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Can the $60 IDX SL-F50 outlast the $120 Sony NP-F970?
If in the market for Sony L-Series batteries, there are a half dozen brands from which to choose. Sony sells their premium NP-F970 for a…
If in the market for Sony L-Series batteries, there are a half dozen brands from which to choose. Sony sells their premium NP-F970 for a premium price of $120 while Anton Bauer, GVM, and, of course, Watson undercut that price with their own budget models. How they achieve the same capacity at a third the price is a mystery. Are they using lower quality cells and cheaper plastic? How does the quality control compare to that of Sony? When buying budget, the unease from these questions is part of the payment.
And then there is IDX System Technology, a brand that I only just heard about from rave reviews on a Facebook group for Z Cam users. On there, they praised the price, performance, and ports of the brand’s SL-F50 and SL-F70 Sony L-Series batteries.
Spec wise, the IDX System Technology SL-F50 matches the form factor of the Sony NP-F970 while including USB and X-Tap ports and packing increased energy capacity at half the cost. The battery also weighs 18% less than the Sony and does what no L-Series from Sony has yet to do: indicate the battery level on the front.
For all the extra features, IDX’s new battery does not just exist as another budget option. There are legitimate benefits, such as powering a motorized follow focus with the USB port while running a monitor.
But are these extra features too good to be true? Wanting to find out, I bought one and began testing it.
On first sight of the SL-F50, I had a little suspicion about its actual energy capacity given the way the deep USB port on the top prevents the inclusion of a third row of 18650 battery cells. Rather than six cells, it can hold up to four cells.
IDX must be using four newer, more efficient, and higher capacity cells to accomplish the job of Sony’s six older cells. The reduced weight and greater energy capacity of this battery are strong indicators of fewer and newer cells.*
The totally unscientific test I ran during a pandemic level of patience certainly strengthens this thought.
*Later when checking out the IDX site, I found them mentioning exactly this: “IDX excels in combining high watt-hour capacity with low physical weight.”
Sony vs IDX Battery Life
Over two days, I ran a SmallHD 702 Touch monitor at 100% brightness on both an IDX SL-F50 and Sony NP-F970. At roughly the same room temperature and starting monitor temperature, I ran both batteries from off-the-charger full to empty. For each battery, I recorded a time-lapse of the voltage indicator on the monitor. The monitor was hooked up via HDMI to a powered Z Cam S6 for the whole test.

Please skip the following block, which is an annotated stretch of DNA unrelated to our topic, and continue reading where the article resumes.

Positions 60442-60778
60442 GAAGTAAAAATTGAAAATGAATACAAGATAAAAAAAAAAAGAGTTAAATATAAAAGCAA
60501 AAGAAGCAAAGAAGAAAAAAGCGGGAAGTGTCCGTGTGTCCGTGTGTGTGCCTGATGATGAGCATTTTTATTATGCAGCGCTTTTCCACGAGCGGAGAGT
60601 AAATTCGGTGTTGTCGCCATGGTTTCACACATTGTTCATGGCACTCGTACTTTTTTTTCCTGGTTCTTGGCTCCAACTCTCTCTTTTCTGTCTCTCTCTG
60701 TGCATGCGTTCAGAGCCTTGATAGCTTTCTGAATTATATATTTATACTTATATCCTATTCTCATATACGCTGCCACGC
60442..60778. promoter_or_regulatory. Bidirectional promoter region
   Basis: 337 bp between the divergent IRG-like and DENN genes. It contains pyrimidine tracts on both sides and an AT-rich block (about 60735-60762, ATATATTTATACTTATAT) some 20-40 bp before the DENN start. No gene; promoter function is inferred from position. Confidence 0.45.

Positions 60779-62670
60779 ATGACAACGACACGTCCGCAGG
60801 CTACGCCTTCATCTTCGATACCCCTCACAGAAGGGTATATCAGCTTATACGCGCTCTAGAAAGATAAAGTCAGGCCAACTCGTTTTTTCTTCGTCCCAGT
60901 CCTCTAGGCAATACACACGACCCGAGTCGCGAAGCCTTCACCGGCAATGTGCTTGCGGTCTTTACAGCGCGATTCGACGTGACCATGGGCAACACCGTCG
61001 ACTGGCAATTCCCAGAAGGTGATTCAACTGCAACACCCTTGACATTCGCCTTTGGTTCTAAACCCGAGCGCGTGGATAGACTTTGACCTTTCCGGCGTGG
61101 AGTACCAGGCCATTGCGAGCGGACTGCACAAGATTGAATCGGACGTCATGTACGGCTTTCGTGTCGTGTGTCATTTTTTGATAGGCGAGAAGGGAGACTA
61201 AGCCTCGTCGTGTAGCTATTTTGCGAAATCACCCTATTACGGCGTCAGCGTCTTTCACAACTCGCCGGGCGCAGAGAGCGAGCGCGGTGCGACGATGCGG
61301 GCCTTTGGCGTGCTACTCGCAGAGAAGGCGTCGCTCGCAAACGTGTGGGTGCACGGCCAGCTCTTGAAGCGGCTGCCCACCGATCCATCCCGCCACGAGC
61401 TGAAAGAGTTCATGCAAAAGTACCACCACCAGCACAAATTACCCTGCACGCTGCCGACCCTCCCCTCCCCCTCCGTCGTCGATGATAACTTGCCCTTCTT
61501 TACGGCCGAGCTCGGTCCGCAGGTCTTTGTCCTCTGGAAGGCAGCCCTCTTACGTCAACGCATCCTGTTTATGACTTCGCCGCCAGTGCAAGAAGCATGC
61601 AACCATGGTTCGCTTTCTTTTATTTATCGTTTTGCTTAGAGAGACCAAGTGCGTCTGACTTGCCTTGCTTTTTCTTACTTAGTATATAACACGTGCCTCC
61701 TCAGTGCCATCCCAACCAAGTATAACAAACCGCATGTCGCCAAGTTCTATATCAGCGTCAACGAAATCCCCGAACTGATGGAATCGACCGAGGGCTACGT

Photos for the time-lapse were taken in 10-second intervals. I determined the total time duration of each battery by relying on the number of photos taken before the monitor went black.
The NP-F970 lasted for two hours and thirty-eight minutes. The IDX battery squeaked by the Sony with three extra minutes of run time for a total of two hours and forty-one minutes before the monitor went black.
IDX is clearly not lying about the energy capacity in this battery. The cells inside the SL-F50 have more energy than the cells in the NP-F970, and by doing so they require fewer batteries to achieve the same runtime. Fewer batteries also means more room for those USB and X-Tap ports and the battery indicator.
For the technical minded, I used the photos from the time-lapse to determine the discharge profile of each battery.
The SmallHD 702 Touch indicates the voltage of the battery with a resolution of 0.1 volts, though unsteadily in that it begins to switch erratically between the lower and higher voltage, such as 7.9v and 7.8v, when near the lower one. The timing of when the voltage decreased by 0.1 was chosen based on the first instance of the reduced voltage on the monitor.
Unfortunately, the monitor switches the indicator to “LOW” once a battery drops below 6.8 volts. Both batteries lasted about forty-five minutes after the indicator had gone to “LOW,” and it was in those forty-five minutes that the IDX battery rose up and beat the Sony battery.
From what could be seen, the discharge profile of the Sony NP-F970 is not linear. The voltage decreased at twice the rate of the IDX SL-F50 for the first ten minutes before leveling off to a steading drip. The SL-F50 remained nearly linear for the visible duration.
IDX System Technology’s SL-F50 is more than a budget battery the likes of Watson and GVM. With greater capacity, USB and X-Tap ports, lighter weight, and a battery indicator all wrapped up in a price that is exactly half that of Sony’s battery, The SL-F50 is definitely worth considering over the competitors when looking to buy new Sony L-Series batteries.